456. The joyous (VIII)
Italy smells like a very rich cake, a panettone—the country has a heavy atmosphere to her, the air is weighted with the centuries. The air is rich, thick, and sweet. This scent is combined with a museum atmosphere; as soon as you get off the plane you can smell the mustiness, the sweat that has soaked into Italian leather century upon century. You are deep in the dark museum, down a corridor, and you catch a suggestion from the café at the museum exit; they serve panettone there, you only have the suggestion in your nostrils now but soon you will wander down to the light—strong Italian light—and have a slice. I swear that you can cut Italian air with a knife, it is that thick.
You see, countries like Britain are not that old, not really—we are babies compared to the Italians, more like the Americans. We were in mud huts when the Romans had their baths and circuses; and this is why all Italy feels like a museum, a museum slow-baked under the sun for countless centuries. There are variations in each city, of course. Rome chokes you more, it has more exhaust in the air—and Venice is, of course, damp; everywhere you can smell the damp, the panettone has turned moist; not moist, slightly sodden.
The water vapour is a little astringent in the nostrils, and pervasive—as with death, there is no escape from the water in Venice. You might be above the water, technically, but the whole atmosphere is a mist: you breathe in stale water, and when you turn the radiator on in your room you create a miasma—a tropical environment in the Mediterranean. All Italy is a museum but Venice is a mausoleum; the waters of chaos break her down every day, and break you down too. Death and beauty go together, and Venice is beautiful precisely because she is so precarious—she could so easily be washed away, all it would take is a freak storm…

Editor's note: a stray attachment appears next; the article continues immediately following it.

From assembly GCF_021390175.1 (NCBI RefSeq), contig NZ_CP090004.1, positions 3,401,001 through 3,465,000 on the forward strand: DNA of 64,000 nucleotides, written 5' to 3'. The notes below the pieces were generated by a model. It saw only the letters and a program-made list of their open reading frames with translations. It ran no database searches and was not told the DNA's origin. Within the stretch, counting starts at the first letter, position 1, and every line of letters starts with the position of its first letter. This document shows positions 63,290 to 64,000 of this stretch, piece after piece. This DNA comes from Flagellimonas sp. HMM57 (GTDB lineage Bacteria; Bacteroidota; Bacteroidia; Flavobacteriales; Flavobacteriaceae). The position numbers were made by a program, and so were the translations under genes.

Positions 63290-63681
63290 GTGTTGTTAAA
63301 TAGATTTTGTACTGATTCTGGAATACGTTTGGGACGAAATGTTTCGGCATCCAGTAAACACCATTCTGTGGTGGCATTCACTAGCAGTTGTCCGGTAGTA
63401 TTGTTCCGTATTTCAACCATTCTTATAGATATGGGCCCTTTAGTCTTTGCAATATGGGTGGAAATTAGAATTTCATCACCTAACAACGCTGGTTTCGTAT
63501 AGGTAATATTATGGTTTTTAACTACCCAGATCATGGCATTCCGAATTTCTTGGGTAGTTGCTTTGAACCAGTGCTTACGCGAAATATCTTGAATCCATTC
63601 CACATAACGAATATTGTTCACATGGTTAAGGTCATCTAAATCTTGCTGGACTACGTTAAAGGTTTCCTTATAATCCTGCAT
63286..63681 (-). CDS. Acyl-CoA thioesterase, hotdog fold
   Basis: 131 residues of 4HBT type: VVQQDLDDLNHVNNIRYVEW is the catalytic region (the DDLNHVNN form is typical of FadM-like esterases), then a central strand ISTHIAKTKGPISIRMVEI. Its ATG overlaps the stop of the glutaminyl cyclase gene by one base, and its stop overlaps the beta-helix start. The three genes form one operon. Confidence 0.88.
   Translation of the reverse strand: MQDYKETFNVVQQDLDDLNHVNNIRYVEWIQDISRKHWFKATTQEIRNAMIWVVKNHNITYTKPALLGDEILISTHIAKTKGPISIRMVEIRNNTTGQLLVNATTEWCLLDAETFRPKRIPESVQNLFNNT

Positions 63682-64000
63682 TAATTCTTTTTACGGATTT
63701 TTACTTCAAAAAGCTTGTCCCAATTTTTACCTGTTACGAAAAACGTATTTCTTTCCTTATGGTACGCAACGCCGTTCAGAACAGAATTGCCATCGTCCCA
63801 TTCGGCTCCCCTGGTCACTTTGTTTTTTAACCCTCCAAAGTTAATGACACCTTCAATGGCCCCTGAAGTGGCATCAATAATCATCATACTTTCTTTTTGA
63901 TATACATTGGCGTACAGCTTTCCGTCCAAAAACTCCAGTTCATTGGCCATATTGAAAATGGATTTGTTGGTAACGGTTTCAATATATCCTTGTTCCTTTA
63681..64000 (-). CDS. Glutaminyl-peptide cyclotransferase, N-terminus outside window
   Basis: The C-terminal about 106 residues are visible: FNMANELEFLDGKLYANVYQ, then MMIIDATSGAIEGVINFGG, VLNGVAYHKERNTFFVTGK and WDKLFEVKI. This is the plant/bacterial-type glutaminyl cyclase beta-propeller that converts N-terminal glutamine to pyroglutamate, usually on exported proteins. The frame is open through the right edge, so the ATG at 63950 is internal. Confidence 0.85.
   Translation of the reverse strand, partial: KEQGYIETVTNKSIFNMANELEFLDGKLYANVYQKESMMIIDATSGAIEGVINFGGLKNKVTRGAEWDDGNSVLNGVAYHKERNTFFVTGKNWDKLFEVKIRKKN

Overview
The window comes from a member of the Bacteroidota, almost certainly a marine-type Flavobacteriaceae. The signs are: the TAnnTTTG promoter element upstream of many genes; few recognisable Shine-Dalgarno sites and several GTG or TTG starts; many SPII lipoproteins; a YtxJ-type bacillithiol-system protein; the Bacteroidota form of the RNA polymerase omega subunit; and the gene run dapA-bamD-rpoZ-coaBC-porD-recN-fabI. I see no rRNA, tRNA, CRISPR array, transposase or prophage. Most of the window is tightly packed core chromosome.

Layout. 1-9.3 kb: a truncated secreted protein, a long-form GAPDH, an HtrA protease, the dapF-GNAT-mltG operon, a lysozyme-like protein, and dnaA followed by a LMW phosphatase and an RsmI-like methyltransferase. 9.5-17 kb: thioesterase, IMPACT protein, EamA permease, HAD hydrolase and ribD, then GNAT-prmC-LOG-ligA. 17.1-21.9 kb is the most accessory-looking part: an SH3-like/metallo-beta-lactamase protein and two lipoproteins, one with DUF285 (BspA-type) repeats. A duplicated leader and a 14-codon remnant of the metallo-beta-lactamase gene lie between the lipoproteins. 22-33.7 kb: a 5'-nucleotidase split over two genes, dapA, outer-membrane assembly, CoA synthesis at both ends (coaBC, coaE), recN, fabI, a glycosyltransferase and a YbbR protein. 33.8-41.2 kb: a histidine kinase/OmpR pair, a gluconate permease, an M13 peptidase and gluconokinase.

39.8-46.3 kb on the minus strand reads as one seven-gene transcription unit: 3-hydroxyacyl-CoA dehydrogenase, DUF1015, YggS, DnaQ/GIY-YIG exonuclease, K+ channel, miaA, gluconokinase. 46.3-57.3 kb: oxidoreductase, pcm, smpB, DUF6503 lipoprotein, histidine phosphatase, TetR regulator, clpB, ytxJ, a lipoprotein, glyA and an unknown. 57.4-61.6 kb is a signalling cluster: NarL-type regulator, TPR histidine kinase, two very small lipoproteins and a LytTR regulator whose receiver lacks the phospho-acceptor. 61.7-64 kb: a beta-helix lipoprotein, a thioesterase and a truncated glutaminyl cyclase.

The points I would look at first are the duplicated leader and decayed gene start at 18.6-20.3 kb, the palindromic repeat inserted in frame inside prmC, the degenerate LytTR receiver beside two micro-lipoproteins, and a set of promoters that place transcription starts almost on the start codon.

France, by contrast, has a very sharp smell to her—no, not cheesy. It is not that simple. France smells of benzine—she smells like petroleum. There is a tartness to France, a sharpness not present in Italy or Britain. In France you always feel like you are stranded in a motorway lay-by as car after car whizzes past you—France is slightly acrid, slightly urgent. She is not so old as Italy—few places are—and, like Britain, she is therefore more urgent. Italy has seen it all—every form of government, every religion, every philosophy.
France and Britain are barely adolescent and so still want to explore the possibilities. Italy is an old Bassett Hound with red eyes and a face softened with ample folds; he looks up from the terracotta floor at the puppies down the hall—France and Britain, Spaniel and Schnauzer pups—as they tumble over each other. The Italian hound slumps down, seen it before. The American baby, meanwhile, mewls in her crib—she is barely weaned.
Nobody sees with their noses. It is discounted as a way to know; but, as Heidegger observes, you can know with your nose—and you can know with your heart too, Guénon would say. If we awakened to all the ways there are to know a place, person, or thing we would find whole undiscovered continents right under our noses. Surely you have revelled in the surprise when you returned to your house after a week or two on holiday and smelled your own smell as you smell a stranger when you enter their home? Of course, it is most difficult to smell ourselves, much easier to smell other people—and similarly difficult to smell our own countries. This is why we need to leave our countries; and I swear I could be blindfolded and have my ears muffled and put on a plane to any country and know her by her scent.